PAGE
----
As Justin Bieber’s musical director for the past half-decade, Dan Kanter has witnessed the Bieber Fever phenomenon first hand. We caught up with the Ottawa-born, Toronto-dwelling guitar star just a few days before the Believe tour touches down in Toronto to talk pop music, harem pants, and why Deadheads have a lot in common with Beliebers.
You were a child prodigy, you play multiple instruments and write songs and sing, so the first thing I want to know is: Why aren’t you the Biebs?
Ha! I definitely knew from a very young age that I wasn’t a frontman. My dad directed musical theatre and I was really into not just playing music, but how it all works—wardrobe, lighting. I thought my dad was sort of like the Wizard of Oz and that always appealed to me. Growing up I was into guitar players—Elton John’s or Ozzy Osbourne’s.
Take me back to when you first hooked up with J.B. What were you doing at that time?
I was a session musician working with some other Canadian acts and I was also at York working on my master’s in music. I started getting involved in performance coaching and someone from Universal Canada recommended me to Justin’s management. They were looking for someone who could be a musical director, but also a mentor and a good influence. The two of us hit it off right away. Originally, it was just one gig and then they just kept calling me.
Did you have any qualms about signing on to play with a teen sensation?
Before I met Justin, I watched a couple of the YouTube videos, but this was all before he blew up, so in a lot of ways I had no idea what I was signing up for. Also, I had always wanted to work in pop music. I get really excited about trap doors and explosions and all the things a pop show can offer. My dream gig was working with Michael Jackson, so this was a close second.
What did you learn in the York U music program that prepared you for international stardom?
York’s program is very interdisciplinary—in my first year I was working a lot with film majors and dance majors. That really helped me when I started working with Justin because so much of my job as part of his creative team is conceptualizing concerts. In terms of my master’s, that was more about music in society. I have really enjoyed travelling with Justin and trying to analyze what it is about him that has struck such a chord internationally.
And if I asked you to present a thesis?
Of course, he’s an uber-talented individual, but aside from that I feel like it has a lot to do with the change in the music business, along with the rise of the internet. A lot of his fans discovered him on YouTube and he has a relationship with his fans on Twitter that happened very organically. People feel like he could be their neighbour. This may sound a little out of left field, but it really reminds me of the Grateful Dead and Phish—bands that I love and who earned their fans one by one.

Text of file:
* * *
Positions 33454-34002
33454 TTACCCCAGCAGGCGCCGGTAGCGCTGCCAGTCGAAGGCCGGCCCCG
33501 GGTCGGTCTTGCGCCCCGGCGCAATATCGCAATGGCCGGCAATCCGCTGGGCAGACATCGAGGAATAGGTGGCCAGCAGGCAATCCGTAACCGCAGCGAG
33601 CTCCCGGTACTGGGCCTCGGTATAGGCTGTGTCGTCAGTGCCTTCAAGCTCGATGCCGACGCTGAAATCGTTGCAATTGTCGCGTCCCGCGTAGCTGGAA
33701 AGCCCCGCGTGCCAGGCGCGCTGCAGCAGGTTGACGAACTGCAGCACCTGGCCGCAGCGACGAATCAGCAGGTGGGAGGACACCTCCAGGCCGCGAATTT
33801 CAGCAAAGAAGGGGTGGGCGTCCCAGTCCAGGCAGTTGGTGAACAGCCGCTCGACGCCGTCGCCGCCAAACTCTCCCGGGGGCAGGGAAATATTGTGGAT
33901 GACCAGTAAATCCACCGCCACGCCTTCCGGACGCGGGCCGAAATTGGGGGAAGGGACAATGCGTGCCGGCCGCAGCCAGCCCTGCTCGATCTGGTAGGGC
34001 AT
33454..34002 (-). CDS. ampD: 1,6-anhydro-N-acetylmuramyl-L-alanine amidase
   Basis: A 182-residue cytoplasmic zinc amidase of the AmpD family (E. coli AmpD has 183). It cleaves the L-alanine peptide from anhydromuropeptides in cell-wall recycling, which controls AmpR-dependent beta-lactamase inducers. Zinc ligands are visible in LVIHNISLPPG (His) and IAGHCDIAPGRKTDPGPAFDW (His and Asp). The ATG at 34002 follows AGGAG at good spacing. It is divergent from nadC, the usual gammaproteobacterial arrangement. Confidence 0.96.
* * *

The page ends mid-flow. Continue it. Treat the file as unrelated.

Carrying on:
What is the craziest moment of Bieber Fever you have ever witnessed?
We have had all sorts of insane moments out of a Beatles movie, but the all-time craziest was in Norway. We were in a hotel and there were thousands of teenagers swarming outside. At one point, Justin and I went to do a radio appearance across the city and all of the fans followed us on foot, and the movement actually registered on the Richter scale.
How has counselling Justin changed over the years? You met him when he was a young teen and now he’s almost 20.
I definitely still think of him as my younger brother, but our relationship now is really focused on music. We are constantly collaborating and working on him becoming a better musician and performer. I push a lot of music on him—he is such a sponge.
Do you ever offer any fashion advice? Some of his recent fashion statements seem a little ill-conceived—purple leopard harem pants, for example.
That’s all sort of over my head. Believe it or not, as we speak, I’m wearing harem pants, so he’s obviously having an influence
on my fashion.
Is it true that you sneak riffs by bands like Led Zeppelin and Phish into your Bieber performances?
I do. I’m a huge Phish fan and they have a lighting designer, Chris Kuroda, who is just incredible—the best in the business in my opinion. For years, Justin wasn’t happy with the lighting at his shows. My wife and I brought him to see a Phish show and he was just blown away. We brought on Chris to do Justin’s lighting, so when he’s there I’ll sneak in a Phish riff to make him laugh. Or now if I have a friend in the audience who really likes Pearl Jam or Metallica, I’ll sneak that in. The crew guys love it. So does Justin.
Do you ever try to turn your thirtysomething music-snob friends onto Bieber tunes and if so, what’s the reaction?
I really try to turn people onto Justin by bringing them to a concert. Whether they’re a fan of the music or not, it is a really unbelievable experience. All of my friends are fans in one way or another.
Van Halen or Hendrix?
Favourite Backstreet Boy?
Phantom of the Opera.
Dead artist you most wish you could see live?
Favourite Bieber song?
“She Don’t Like the Lights.”
Greek chicken salad.
Favourite city to play?
Justin Bieber plays the Air Canada Centre (50 Bay St.) on July 25 and 26.